I have no gift to bring, pa rum pum pum pum
That's fit to give the King, pa rum pum pum pum,
rum pum pum pum, rum pum pum pum,

Shall I play for you, pa rum pum pum pum,
On my drum?

Mary nodded, pa rum pum pum pum
The ox and lamb kept time, pa rum pum pum pum
I played my drum for Him, pa rum pum pum pum
I played my best for Him, pa rum pum pum pum,
rum pum pum pum, rum pum pum pum,

Then He smiled at me, pa rum pum pum pum
Me and my drum.

The year was 1975.  In the gift of a simple ornament . . . in the gift of a simple song/story . . . I found a deep satisfaction that I was home . . . that I was wanted . . . loved.  That little ornament has always held a special place on each and every Christmas tree in my life since that party.  All I was, all that I had to give, was welcomed and embraced on that evening as we had gathered.  In the years since that minister and his wife, the church they serve, and the people who have graced its sanctuary have always been a part of my heart and journey of faith.  In that church I was ordained under the loving and graceful care of those people.  In what they gave me, they challenged me to go forth and do likewise.  I have done my best to live up to their hopes and dreams . . . I welcome those who need to be loved and accepted wherever I have gone.  Pa rum pump um pum.

It was two years later that this epiphany of faith came to me . . . and, in all places while I was sitting in front of a television watching old man Bing Crosby’s Christmas special.  Though today it would be considered to be a pretty hokey skit, it blew the doors wide open on my heart.  Tears filled my eyes . . . sort of melancholy, but mostly of deep joy . . . Ol’ Man Bing sang a duet with glam rocker David Bowie.  It is probably one of my favorite versions of Little Drummer Boy as the two of them weave the song with another song—Peace on Earth.  It sent shivers up my spine . . . the Spirit works in wondrous and mysterious ways as it touches our souls.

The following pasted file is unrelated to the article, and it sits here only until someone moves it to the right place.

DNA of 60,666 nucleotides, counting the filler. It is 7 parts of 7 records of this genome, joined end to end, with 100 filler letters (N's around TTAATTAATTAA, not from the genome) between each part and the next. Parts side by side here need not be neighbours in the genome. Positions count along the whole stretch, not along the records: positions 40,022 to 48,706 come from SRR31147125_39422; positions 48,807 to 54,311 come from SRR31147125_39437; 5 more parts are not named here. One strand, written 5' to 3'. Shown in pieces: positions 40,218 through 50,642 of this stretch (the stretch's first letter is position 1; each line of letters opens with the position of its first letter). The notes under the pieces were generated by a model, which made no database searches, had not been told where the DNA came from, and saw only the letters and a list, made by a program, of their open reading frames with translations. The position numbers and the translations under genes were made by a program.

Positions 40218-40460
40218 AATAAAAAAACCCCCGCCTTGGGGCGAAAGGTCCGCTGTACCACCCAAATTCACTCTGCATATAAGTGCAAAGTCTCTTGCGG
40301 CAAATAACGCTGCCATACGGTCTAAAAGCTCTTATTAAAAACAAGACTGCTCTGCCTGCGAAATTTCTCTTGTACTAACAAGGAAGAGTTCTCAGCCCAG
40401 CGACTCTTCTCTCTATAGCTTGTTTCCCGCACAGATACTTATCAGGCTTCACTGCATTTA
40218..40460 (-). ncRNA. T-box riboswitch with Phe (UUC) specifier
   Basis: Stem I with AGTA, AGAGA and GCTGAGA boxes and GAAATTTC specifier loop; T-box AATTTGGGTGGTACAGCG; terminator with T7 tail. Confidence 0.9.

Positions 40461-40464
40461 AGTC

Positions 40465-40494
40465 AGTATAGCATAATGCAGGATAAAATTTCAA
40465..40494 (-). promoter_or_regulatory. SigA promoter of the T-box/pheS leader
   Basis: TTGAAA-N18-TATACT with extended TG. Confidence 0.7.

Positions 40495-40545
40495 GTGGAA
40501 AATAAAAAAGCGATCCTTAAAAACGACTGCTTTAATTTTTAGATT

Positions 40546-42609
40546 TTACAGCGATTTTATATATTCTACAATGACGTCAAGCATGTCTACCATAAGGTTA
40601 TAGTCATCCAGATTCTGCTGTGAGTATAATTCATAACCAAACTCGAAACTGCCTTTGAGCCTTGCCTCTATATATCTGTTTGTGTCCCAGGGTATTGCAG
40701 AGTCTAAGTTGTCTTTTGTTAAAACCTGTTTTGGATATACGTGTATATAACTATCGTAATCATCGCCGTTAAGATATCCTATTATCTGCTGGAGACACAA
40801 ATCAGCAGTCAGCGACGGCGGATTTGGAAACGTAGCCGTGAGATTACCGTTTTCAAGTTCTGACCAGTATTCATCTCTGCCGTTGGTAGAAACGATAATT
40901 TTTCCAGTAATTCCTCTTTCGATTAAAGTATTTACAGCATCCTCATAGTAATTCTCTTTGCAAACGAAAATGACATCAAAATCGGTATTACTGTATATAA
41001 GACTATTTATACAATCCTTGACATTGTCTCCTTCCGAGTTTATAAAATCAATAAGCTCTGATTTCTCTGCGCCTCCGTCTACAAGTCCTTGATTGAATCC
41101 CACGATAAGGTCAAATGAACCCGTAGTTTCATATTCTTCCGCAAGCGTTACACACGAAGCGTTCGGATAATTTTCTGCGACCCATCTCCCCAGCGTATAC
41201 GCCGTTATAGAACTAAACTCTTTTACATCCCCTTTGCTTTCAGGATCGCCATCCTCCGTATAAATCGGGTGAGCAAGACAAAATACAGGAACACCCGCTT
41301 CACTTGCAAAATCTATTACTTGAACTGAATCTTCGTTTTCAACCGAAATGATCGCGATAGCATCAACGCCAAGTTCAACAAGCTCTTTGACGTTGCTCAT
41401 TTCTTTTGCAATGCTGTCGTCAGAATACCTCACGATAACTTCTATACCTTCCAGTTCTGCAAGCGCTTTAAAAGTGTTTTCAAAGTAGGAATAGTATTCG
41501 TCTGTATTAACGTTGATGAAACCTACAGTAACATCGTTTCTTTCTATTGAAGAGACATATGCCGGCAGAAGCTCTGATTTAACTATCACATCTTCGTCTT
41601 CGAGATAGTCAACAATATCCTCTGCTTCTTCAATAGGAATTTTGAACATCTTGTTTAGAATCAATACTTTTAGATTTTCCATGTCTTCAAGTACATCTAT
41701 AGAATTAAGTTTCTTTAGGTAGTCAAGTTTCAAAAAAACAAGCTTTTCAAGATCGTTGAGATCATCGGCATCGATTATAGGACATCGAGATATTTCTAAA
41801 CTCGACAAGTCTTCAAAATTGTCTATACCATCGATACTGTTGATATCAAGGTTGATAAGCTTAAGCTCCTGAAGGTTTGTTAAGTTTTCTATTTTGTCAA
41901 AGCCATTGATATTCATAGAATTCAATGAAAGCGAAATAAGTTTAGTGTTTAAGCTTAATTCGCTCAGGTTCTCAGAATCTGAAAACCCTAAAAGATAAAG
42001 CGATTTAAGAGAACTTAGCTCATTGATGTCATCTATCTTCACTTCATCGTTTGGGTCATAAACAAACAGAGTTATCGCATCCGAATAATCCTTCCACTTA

Giving all I had . . . I was accepted, wanted, and loved.  I was home.  Home is where I know peace . . . and, that is what Jesus promises.  This song weaves the themes together wonderfully.  It was a simple ornament.  Who knew that it would change someone’s life forever?  Yeah, the ornament will be on the tree each and every year, and those who shared it will always be in my heart.  May you find such blessing in your life.

And they told me pa-ram-pam-pam-pam
A new-born king to see pa-ram-pam-pam-pam
Our finest gifts we bring pa-ram-pam-pam-pam
Ra-pam-pam-pam, ra-pam-pam-pam

Peace on Earth, can it be
Years from now, perhaps we'll see
See the day of glory
See the day, when men of good will
Live in peace, live in peace again

Peace on Earth, can it be

Every child must be made aware
Every child must be made to care
Care enough for his fellow man
To give all the love that he can

I pray my wish will come true
For my child and your child too
He'll see the day of glory
See the day when men of good will
Live in peace, live in peace again

Peace on Earth, can it be
Can it be

No comments: